When Taco Bell announced it was removing potatoes as part of its menu “streamlining” efforts this summer, vegetarians and nightshade fans alike cried out in agony. The potato was the chain’s “secret weapon,” and was a hearty filling for anyone who wanted to avoid meat but wanted something more than just beans and cheese. But apparently enough people yelled at Taco Bell that they are now bringing the potatoes back on March 11. Sometimes bullying works!
The Cheesy Fiesta Potatoes and the Spicy Potato Soft Taco will live más, and as before customers can substitute potatoes for the filling in any other offering. Taco Bell’s global chief food innovation officer Liz Matthews explained that because of the coronavirus pandemic, and the lack of indoor dining, the company was focused on paring down the menu so it could get customers through the drive-thru quickly. And while Matthews says the company expected some complaints about god’s own tuber, it received more than she expected. “I feel like I’ve almost heard from everybody in the country on the potato bites,” she said.
The announcement also came with this terrifying Twitter video, in which Taco Bell CEO Mark King mouth and eyes are digitally imposed on a potato. Is this some last punishment Taco Bell had to get in before giving the people what they wanted?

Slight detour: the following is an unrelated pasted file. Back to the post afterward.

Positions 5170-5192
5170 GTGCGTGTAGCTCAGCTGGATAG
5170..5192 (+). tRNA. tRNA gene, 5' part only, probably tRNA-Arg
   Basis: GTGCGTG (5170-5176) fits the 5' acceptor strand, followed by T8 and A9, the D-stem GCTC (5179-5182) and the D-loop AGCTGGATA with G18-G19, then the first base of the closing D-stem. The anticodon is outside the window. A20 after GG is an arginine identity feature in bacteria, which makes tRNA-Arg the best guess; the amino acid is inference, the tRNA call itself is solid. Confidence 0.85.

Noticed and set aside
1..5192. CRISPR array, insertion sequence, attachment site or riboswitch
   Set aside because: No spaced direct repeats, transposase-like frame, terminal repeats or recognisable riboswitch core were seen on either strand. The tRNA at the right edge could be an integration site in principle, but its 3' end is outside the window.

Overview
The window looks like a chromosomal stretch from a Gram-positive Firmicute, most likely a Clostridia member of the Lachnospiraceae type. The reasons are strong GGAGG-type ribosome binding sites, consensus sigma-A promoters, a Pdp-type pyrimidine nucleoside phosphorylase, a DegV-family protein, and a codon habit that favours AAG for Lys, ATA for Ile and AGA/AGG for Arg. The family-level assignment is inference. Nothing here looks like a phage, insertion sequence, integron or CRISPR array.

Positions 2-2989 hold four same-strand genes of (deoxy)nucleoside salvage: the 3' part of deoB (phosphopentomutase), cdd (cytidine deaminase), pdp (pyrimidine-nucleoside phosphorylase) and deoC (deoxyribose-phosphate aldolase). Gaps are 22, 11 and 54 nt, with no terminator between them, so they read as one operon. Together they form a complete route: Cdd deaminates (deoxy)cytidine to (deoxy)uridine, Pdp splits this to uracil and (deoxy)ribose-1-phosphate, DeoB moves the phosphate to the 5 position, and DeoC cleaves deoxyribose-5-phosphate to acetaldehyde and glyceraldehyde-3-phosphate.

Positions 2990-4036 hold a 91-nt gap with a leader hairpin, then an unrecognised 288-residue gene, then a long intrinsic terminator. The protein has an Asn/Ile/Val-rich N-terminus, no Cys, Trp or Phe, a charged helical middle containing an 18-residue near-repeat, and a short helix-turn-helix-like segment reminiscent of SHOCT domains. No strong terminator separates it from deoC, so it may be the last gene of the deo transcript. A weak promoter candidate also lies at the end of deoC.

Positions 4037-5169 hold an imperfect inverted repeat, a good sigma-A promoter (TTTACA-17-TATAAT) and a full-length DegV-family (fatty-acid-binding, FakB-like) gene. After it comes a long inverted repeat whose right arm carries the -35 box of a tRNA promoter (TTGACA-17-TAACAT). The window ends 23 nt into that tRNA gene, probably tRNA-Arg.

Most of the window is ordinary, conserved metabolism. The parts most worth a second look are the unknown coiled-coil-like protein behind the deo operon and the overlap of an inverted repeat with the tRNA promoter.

Taco Bell will also be rolling out a collaboration with Beyond Meat. Fast food chains have increasingly been turning to imitation meats for “vegetarian” options (even though many are made on the same griddles as meat), but the products are positioned more toward meat eaters who are searching for meat-tasting substitutes than toward vegetarians who were never seeking the taste of meat in the first place, or are actively put off by the imitation texture. “We have long been a leader in the vegetarian space, but this year, we have more meatless options in store that vegetarians, veggie-curious and even meat-eaters will love,” said Matthews in a press release.
Still, in a world that often treats vegetarian and vegan concerns as an afterthought, the return of the potatoes feels like a win. Matthews admits that the brand listens to backlash —regarding the potential return of the Mexican Pizza from Taco Bell’s menu, she said “We’re constantly listening to our customers. So, I wouldn’t pull that off the table.” Just a reminder that if you just keep pressuring those in power, they will have to do what you say eventually. Thanks for the politics lesson, Taco Bell!